Thursday, April 14, 2005

Thoughts on the nuclear option

During his more rational moments, Harry Reid is capable of hyperbole, but at other times he’s not even in the same ballpark with reality. Whenever he is making some statement about protecting the sacred filibuster, pulling out that little book, the Constitution, from his breast pocket (kept close to heart), he’s committing and act of theatrics campier than an Andrew Lloyd Weber musical. I wonder if Reid ever saw the word “filibuster” in that little book. The term Nuclear Option doesn’t at all convey what that GOP is threatening to do – which is to strip the opposition party of its ability to filibuster judicial nominess. However, the term does capture something in the Dem's counter-threat, which is to grind government to a halt – a sort’ve Dem doomsday device, if you will. It’s lamentable that the GOP might have to take such a measure simply because the Dems, seemingly unable to prevail at the polls, have chosen to hijack the majority rule because of its own deficiencies.

The Dems somehow think that "checks and balances" refer to the two parties, but the Constitution says nothing about political parties. When the Constitution refers to checks and balances, it is in terms of the divisions of government. Perhaps Reid should move his little book away from his heart and closer to his eyes (when he's not thrusting it in front of a camera). As I’ve said before, I love the two party system because it marginalizes radical elements of the political spectrum. It’s a natural state in our government, but it isn’t ordained by the Constitution and the idea the two parties are necessary to bring a balance in power is pretty absurd. In a free society like ours, even if every elected official was from the same party (which is not likely to happen) there would still be divisions based on regional differences and economic interests. Take a look at that GOP today and you will see differences and debate on virtually every issue from abortion to the war on drugs to the War on Terror. That the Dem leadership has marginalized itself should be of little concern to the GOP.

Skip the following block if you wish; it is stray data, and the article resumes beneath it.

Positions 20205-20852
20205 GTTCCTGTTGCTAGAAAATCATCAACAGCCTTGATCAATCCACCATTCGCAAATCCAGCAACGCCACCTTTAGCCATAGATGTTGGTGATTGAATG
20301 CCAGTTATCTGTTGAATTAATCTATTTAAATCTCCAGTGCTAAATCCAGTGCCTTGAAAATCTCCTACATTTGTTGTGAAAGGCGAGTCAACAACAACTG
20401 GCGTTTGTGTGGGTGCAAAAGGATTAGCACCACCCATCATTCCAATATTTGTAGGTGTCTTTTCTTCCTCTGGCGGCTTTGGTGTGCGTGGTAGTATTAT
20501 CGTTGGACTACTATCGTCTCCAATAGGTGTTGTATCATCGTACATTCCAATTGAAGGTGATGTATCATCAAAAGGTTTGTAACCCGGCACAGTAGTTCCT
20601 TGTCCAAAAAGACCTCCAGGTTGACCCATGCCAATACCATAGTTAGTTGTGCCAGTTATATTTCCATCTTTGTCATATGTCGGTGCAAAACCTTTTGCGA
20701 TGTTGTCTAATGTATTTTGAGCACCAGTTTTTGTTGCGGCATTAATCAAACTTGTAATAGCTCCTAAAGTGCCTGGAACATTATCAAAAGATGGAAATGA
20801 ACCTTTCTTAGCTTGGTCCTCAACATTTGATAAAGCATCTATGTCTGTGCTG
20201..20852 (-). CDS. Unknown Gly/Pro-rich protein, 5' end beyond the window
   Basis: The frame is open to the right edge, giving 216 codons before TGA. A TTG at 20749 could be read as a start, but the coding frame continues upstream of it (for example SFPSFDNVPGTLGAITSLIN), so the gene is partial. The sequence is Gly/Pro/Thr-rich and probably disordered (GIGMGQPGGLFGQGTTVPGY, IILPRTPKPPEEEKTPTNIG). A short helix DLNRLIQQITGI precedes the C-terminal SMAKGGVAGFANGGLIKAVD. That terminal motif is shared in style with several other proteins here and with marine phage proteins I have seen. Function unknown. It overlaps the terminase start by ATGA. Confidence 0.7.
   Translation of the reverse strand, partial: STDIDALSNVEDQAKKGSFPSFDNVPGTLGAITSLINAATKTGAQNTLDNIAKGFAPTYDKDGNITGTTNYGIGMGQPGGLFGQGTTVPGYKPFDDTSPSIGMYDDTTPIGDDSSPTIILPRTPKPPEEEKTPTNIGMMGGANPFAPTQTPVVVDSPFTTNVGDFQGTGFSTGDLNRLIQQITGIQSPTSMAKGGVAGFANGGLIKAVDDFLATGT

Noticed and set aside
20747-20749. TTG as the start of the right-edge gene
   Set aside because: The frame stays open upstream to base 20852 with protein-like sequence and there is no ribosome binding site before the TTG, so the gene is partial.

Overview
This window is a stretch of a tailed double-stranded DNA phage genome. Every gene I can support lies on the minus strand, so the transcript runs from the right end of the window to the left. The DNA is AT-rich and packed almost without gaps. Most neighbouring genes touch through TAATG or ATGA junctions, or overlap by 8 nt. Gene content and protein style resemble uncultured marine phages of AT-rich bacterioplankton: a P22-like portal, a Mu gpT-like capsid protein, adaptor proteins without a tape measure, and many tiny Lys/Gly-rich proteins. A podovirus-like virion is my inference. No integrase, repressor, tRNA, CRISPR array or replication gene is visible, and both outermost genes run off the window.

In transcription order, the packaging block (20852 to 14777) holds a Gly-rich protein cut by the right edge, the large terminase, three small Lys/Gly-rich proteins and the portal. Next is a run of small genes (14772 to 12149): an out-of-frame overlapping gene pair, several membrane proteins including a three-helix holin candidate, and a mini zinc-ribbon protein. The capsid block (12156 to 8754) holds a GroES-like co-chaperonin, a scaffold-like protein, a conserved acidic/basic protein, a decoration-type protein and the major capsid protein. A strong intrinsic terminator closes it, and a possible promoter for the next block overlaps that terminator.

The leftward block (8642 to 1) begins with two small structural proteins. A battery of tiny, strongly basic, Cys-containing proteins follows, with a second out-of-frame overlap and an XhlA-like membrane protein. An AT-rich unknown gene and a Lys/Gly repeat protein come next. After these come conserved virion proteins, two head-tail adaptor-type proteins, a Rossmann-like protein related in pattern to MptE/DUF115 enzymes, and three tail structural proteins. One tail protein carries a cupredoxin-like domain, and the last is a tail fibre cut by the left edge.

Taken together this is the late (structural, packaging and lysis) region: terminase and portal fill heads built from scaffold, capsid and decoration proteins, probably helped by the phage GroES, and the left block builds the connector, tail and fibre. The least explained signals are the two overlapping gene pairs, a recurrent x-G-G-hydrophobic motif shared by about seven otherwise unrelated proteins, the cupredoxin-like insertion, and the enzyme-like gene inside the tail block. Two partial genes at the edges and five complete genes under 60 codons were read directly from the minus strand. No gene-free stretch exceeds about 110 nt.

It’s almost comical that Harry Reid and Nancy Pelosi feel that the failure of their party at the polls should not diminish their party’s voice in any way. According to the rules of the Senate, the Dems are not doing anything unconstitutional by filibustering the 10 nominees. But the GOP won’t be doing anything unconstitutional by taking away that filibuster – in fact, they will be restoring majority rule.

So much for constitutionality…but what about politics?

I’m a little torn on the matter. On one hand, I’d like to see the GOP employ the “nuclear option” and let the Dems try to challenge them strength against strength. As Rush Limbaugh pointed out this week, if GOP Senators are worried about escalation because they may someday find themselves in the minority, then they might as well be the minority party now. On the other hand, as Bill Kristol pointed out on TV a week or so ago, the GOP should at least wait until the Supreme Court openings occur so that the issue will have maximum attention from voters. Since I think the whole thing is to the political advantage of the GOP, I wouldn’t mind if they didn’t employ the nuclear option until after the 2006 elections. At best, the GOP may get enough seats to end the filibuster without it. At worst, they would have lost about 18 or so months in appointing the judges.

But, ultimately, I like the idea of the filibuster as used by Jimmy Stewart in Mr. Smith Goes to Washington. I’m not sure why the current filibuster used by the Dems on the judicial committee does not require someone sweating it out, speechifying until he or she is hoarse, defying sleep and urinating in a bucket so that they stay on the premises – you know, when a filibuster meant something. If the Dems want to block an up or down vote, they should earn it. If possible, the GOP should change the filibuster rules to that kind of measure.

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